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Salute to Veterans

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James Broad

James Broad

High school graduates today face a lot of uncertainties when they enter the real world. For James Broad, that unknown in 1962 meant more than just choosing a college or trade school. The draft was inevitable and he knew he had to take advantage of a choice that was truly his to make.

“I didn’t want to get out of school and work for three or four years, then get drafted, so I (enlisted) myself,” he says.  

Since his three older brothers had taken slots in the Air Force, Army and Navy, Broad chose to serve in a lesser-known option, the United States Coast Guard or, as he fondly calls it, Uncle Sam’s Yacht Club. (His youngest brother then also joined the Army.)

“My brother-in-law told me I’d get a better deal in the Coast Guard,” he explains, and it turned out to be better than he expected.

Broad trained as a boiler tender and was assigned to a ship with a very specific duty.

“We took weathermen out on our ship with balloons and transmitters,” he explains. The crew went out to sea for one month, returned for 30 days, then headed back out to face whatever the waters had to offer.

According to Broad, the older men enjoyed scaring the younger guys, telling them “this will be a tough one. We might not come back.”  

That wasn’t enough to prepare the new recruits for what really lay ahead.

“We had rough seas in the North Atlantic,” he explains. “The ship was slamming down and shaking, and cold waves crashed over the deck. If we had turned sideways, no one would ever have seen us again. But, when you’re 18-19 years old, you think that’s normal. You’re invincible.”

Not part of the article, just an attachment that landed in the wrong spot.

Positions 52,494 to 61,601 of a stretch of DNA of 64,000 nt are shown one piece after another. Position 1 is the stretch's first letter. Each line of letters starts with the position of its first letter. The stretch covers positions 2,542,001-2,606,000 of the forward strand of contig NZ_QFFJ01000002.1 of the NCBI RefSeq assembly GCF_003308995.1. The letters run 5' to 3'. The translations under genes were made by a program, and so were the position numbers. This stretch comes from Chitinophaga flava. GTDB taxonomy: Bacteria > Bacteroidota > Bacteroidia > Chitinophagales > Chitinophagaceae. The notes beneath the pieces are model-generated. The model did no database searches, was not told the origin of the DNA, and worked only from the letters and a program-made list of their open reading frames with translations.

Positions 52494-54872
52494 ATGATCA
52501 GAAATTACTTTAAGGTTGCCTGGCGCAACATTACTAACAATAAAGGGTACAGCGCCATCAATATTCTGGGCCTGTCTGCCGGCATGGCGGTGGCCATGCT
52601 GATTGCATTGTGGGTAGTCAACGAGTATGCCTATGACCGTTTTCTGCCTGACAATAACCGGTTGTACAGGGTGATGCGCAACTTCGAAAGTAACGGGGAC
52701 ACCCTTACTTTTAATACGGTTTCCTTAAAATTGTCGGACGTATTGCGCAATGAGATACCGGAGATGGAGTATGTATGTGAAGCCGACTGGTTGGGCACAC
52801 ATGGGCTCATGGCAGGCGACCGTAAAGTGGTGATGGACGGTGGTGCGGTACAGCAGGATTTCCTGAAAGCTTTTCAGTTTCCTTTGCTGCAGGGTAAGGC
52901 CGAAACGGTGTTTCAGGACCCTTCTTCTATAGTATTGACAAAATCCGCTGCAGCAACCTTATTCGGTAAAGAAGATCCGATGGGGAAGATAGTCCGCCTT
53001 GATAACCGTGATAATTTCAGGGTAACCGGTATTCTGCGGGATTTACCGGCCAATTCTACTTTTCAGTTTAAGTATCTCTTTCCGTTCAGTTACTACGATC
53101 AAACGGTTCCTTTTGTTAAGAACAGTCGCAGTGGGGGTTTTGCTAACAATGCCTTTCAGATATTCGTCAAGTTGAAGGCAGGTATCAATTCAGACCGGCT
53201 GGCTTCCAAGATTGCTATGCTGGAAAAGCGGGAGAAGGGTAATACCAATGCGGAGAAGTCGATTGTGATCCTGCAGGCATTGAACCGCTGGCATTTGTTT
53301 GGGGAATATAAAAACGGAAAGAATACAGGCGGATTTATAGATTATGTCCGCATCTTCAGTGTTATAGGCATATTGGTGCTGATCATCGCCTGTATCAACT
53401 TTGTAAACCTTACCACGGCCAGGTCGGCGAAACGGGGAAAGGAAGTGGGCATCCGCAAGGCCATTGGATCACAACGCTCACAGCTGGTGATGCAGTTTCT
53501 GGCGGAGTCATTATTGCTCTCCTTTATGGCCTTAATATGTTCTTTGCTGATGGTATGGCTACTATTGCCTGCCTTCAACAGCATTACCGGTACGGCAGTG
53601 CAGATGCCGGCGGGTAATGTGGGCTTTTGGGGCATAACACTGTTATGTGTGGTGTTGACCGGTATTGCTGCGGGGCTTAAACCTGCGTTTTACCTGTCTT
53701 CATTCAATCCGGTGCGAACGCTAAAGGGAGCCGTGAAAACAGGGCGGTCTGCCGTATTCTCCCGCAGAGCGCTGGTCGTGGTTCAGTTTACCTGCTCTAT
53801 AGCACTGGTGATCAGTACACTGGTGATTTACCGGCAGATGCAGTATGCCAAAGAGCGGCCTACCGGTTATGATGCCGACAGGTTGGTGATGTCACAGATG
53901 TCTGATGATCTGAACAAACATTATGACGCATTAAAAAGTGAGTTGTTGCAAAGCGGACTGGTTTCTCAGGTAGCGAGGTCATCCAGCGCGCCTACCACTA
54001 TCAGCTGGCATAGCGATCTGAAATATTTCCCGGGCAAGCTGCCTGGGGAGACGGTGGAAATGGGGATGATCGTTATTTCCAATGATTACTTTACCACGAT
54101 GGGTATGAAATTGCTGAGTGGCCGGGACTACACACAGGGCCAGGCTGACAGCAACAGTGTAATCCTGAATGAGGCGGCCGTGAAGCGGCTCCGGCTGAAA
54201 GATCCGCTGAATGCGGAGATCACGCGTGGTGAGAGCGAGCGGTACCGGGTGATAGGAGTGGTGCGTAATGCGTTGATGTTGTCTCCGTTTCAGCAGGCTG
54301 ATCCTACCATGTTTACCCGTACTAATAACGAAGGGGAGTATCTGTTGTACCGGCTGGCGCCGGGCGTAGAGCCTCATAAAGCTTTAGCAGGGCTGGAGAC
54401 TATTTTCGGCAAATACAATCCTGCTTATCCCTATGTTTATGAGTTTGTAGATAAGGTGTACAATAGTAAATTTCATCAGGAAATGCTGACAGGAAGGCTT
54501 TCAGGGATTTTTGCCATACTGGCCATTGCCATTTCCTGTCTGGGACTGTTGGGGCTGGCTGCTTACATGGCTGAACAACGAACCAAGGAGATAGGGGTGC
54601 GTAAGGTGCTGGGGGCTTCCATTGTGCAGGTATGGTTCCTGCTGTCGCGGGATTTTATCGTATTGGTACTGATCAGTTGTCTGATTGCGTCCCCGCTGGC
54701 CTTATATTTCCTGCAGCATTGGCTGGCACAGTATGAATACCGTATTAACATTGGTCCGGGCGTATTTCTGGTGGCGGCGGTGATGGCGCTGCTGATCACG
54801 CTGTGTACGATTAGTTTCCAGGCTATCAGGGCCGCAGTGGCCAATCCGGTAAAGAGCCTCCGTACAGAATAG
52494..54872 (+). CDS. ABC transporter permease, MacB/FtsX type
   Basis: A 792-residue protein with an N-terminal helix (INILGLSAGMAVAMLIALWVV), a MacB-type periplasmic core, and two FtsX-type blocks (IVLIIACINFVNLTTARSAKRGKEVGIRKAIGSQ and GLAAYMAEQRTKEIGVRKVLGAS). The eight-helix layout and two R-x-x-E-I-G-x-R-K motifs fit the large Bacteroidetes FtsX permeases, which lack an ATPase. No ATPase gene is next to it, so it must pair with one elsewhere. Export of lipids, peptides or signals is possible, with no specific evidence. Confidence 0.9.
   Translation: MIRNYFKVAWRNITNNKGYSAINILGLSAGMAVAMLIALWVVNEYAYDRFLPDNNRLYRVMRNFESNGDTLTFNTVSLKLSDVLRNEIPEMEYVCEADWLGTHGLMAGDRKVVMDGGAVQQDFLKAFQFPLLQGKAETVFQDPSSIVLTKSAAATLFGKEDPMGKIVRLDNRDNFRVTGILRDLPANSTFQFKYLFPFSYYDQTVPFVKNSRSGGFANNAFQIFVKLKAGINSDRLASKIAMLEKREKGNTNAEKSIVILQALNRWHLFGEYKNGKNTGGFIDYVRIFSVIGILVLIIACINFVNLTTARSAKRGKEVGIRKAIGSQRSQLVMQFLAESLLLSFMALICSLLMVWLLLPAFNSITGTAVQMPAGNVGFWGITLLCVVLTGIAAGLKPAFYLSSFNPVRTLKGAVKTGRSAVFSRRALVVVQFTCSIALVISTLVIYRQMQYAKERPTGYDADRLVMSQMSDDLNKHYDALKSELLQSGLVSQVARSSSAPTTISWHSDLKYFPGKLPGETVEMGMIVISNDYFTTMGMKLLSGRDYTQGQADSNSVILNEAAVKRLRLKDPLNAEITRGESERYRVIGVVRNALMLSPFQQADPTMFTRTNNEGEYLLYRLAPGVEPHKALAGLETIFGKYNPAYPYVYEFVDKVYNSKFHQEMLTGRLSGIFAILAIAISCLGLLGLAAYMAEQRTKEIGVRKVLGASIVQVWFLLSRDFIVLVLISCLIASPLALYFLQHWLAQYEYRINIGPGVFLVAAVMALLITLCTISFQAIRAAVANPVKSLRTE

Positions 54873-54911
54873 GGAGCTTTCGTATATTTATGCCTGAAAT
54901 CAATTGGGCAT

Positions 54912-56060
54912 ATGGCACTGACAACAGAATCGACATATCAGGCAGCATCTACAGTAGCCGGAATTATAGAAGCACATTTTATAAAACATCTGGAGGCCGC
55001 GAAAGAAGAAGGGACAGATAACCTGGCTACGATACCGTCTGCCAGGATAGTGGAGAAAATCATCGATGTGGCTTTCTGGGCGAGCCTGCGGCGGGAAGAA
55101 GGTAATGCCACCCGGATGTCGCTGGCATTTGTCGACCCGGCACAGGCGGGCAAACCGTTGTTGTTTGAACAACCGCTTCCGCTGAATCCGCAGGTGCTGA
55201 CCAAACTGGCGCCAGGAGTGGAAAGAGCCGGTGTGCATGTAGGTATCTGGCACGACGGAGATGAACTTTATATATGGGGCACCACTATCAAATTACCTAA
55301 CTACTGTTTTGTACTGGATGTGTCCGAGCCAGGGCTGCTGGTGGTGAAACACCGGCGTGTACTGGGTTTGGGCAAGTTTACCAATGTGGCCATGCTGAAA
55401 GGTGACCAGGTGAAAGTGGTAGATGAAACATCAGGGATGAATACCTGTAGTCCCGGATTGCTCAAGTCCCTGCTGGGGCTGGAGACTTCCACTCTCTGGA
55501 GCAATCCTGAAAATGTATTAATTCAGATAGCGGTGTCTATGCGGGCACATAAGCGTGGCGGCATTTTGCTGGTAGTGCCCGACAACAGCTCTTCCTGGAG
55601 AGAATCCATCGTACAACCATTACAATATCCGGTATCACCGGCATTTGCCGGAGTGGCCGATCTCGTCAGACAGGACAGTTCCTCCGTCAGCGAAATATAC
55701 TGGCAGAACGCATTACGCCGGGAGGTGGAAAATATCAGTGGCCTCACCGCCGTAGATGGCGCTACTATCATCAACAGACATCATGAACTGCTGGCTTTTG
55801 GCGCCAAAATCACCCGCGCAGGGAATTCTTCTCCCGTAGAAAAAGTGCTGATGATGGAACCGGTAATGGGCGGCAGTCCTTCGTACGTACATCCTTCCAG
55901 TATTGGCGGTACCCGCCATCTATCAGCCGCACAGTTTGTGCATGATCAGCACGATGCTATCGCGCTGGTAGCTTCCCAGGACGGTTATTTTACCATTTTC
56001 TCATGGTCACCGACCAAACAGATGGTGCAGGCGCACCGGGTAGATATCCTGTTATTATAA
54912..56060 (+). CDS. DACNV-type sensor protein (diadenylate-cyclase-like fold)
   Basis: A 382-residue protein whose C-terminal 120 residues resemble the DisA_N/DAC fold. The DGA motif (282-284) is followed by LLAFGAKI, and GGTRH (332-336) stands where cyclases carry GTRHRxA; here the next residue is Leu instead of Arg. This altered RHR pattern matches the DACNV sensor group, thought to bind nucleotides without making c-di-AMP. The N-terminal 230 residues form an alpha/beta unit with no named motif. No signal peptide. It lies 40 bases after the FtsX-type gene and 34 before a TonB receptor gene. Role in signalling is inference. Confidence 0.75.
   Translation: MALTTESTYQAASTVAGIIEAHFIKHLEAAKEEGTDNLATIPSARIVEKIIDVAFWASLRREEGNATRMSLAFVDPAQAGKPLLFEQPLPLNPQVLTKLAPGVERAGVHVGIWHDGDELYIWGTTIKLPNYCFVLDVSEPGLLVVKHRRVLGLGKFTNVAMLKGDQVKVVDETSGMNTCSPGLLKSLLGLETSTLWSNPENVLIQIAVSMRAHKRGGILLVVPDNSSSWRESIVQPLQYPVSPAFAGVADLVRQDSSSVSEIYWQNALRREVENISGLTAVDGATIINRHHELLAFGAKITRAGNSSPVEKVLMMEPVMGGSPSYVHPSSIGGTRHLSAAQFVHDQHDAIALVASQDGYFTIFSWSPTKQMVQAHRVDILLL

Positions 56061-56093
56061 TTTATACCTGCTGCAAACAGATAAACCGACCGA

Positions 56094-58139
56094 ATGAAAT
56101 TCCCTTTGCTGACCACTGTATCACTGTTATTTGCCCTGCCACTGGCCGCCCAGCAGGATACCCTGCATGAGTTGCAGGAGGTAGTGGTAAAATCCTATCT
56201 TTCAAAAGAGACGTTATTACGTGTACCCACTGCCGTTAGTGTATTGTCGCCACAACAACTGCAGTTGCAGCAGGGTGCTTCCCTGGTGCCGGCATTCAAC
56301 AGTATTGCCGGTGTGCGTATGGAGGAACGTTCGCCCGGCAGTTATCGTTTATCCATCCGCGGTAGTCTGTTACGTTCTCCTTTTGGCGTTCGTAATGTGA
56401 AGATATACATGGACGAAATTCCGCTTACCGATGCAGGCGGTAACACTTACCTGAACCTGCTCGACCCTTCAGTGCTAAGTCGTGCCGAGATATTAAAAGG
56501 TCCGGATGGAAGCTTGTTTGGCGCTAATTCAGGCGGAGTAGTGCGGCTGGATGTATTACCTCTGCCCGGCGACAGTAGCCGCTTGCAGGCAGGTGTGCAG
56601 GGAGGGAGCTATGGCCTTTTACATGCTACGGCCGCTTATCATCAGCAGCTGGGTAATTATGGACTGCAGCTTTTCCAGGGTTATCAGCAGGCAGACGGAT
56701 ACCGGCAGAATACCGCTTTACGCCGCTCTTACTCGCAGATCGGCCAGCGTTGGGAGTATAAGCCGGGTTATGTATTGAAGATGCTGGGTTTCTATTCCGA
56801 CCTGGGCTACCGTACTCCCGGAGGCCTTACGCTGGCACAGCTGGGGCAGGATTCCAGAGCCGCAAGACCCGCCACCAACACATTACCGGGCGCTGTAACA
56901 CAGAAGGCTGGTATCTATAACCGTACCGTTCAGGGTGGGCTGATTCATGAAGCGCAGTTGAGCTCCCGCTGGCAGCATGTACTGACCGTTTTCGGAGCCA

The Mundy’s Corner native describes heading back to Massachusetts with his ship at a 4-5-degree list due to ice.

“People say salt water doesn’t freeze, but it does,” he jokes. “It was sunny in Boston, as 150-200-pound pieces of ice melted off. It didn’t take long,” (and the ship quickly stabilized).   

“I never want to experience that again,” he says. “If I had to do it now – no way.”  

Being in (the Coast Guard) fulfilled my military obligation,” he says. Along the way, though, he met wonderful people and saw places he never dreamed of seeing.  

Broad sailed to sites such as Newfoundland, Bermuda, Jamaica and Haiti.  

“It made me more appreciative of the United States,” he adds. “We’ve got the best thing going here.”

Nothing in his four years of service drove home that emotion more than Broad’s assignment to Cuba. Thousands fled the country to escape Fidel Castro’s tyranny, but not everyone was permitted to leave. He and his shipmates manned the first vessel off the coast of Cuba bringing refugees legally to safety.  

“Castro flew over our ship by helicopter,” Broad explains. “We could see him watching us, but we were told not to respond. He was letting older people and women out, but not too many young men.”

In some cases, Broad says Castro allowed people to leave on their own boats, but gave them bad gasoline, presumably so their motors would quit once they were on their way. One man, he adds, even sank his own new boat so Castro could not tow it back to shore and use it for his own purposes.  

Broad describes his Cuban experience casually until he thinks about one special woman out of the 300 his ship saved.  

“The refugees were on sleeping bags and blankets everywhere,” he says. “We had to walk over them. They were so glad to get out (of Cuba). One boat had 15 people on it. When an old woman saw our ship with a light shining on the American flag …,” he pauses teary-eyed.

“She got down on her knees and sang, ‘God Bless America.’

“They thought we were God.”